As of the date of closing, property taxes and other costs (such as fuel, maintenance fees, or homeowners' association fees) should be prorated. If taxes cannot immediately be assessed or must otherwise be rolled back, they can be addressed in an addendum. The seller is responsible for paying special assessments during or prior to closing.
In some states and municipalities, classified homestead property is eligible for significant tax reductions. As such, the intention of homesteading is outlined in the purchase agreement. A property does not qualify for homestead classification unless it is occupied by its owner or by a qualifying relative. A property can also qualify for homestead classification if it is used for homestead purposes but separated by a road. Adjacent property primarily used for gardening or storing the owner's vehicles in a garage, for example, would qualify.
The purchase agreement may thoroughly detail all items to be included or excluded from the property's sale. Outlined items should include not only structures, but also fixtures attached to those structures, including the following items:
Certain items may be on display when the property is shown, but not intended to be included in the sale. These excluded items should also be highlighted in the purchase agreement.
Sellers are legally obligated to disclose information that may impact the property's safety or value. In most states, it is illegal to purposefully conceal known defects, particularly if they put homesteading buyers' health at risk. Sellers rarely are required to actively search for defects, but they must make any issues of which they are aware known. Disclosure laws are incredibly strict in some states, however, with sellers required to specifically search for certain defects.
Some states require sellers to disclose the location and status of any wells on the property—or whether the seller has no knowledge of existing wells. If the seller is aware of wells, the purchase agreement's disclosures must include a map highlighting the exact location of each well. The seller must also indicate whether the well is sealed or currently in use.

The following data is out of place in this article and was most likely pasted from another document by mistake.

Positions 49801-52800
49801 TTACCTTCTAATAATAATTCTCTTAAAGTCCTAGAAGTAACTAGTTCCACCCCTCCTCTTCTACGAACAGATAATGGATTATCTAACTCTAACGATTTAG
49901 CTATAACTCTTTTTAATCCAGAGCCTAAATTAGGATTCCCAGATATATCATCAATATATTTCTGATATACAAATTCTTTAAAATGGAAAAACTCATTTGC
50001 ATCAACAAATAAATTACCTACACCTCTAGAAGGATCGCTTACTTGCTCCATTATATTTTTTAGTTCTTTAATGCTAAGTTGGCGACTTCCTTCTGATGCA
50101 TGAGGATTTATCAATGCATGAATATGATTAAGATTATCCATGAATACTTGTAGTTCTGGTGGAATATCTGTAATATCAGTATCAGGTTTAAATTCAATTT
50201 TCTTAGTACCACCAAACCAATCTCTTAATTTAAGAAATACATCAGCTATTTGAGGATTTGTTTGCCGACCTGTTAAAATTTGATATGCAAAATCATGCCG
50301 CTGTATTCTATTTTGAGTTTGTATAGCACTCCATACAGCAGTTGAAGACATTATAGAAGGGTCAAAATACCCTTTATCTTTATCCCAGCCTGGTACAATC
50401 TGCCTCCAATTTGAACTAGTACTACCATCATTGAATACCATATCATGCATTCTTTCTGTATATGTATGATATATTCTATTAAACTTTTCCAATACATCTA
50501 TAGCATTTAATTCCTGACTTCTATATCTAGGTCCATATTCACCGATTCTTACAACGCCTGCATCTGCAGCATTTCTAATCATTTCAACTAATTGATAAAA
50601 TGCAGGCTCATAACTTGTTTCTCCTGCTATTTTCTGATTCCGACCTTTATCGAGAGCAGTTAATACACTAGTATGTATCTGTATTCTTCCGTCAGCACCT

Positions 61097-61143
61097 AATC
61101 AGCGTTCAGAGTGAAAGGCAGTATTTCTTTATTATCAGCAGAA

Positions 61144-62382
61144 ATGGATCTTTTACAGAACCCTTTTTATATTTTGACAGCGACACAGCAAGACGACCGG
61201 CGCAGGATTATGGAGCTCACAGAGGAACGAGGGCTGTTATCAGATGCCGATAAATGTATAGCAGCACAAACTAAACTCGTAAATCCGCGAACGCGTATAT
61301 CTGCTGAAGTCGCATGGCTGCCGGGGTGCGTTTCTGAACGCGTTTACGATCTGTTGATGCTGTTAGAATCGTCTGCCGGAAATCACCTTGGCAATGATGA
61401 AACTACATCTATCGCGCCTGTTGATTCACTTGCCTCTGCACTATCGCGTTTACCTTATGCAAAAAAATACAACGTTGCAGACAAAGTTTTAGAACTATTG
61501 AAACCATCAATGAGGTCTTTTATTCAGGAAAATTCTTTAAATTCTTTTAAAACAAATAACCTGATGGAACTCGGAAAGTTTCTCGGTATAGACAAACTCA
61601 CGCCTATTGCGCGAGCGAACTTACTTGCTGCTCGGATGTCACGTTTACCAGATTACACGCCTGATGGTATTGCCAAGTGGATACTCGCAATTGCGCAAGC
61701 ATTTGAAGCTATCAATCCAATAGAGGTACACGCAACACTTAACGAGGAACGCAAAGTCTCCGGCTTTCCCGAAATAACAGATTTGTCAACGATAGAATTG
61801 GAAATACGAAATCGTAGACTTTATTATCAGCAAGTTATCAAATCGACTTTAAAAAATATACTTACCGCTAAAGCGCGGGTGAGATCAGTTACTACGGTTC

Due to the significant health risks associated with lead paint, it is imperative that sellers of older homes notify buyers about the risk of exposure. People selling structures built prior to 1978 may be required to include a lead paint addendum detailing the presence of lead-based paint. This addendum may highlight the current condition of painted surfaces and where potentially hazardous paint is located.
In many states, sellers are required to disclose any knowledge of prior methamphetamine production on the property for sale. If the seller is aware of previous methamphetamine production, removal and remediation status should be outlined in the purchase agreement or in a methamphetamine addendum.
Required disclosures vary significantly from state to state. The following are a few of the most common disclosures:
Sellers and buyers can mandate a purchase agreement contingent upon certain conditions which must be met before the property is sold. Detailed below are a few of the most common contingencies:
Purchase agreements are typically contingent on the buyer's satisfaction with a third-party home inspection. The seller must allow the buyer and the inspector of his or her choice reasonable access to the property. The buyer is responsible for paying for the inspection. Most purchase agreements include a deadline of ten days for the property inspection.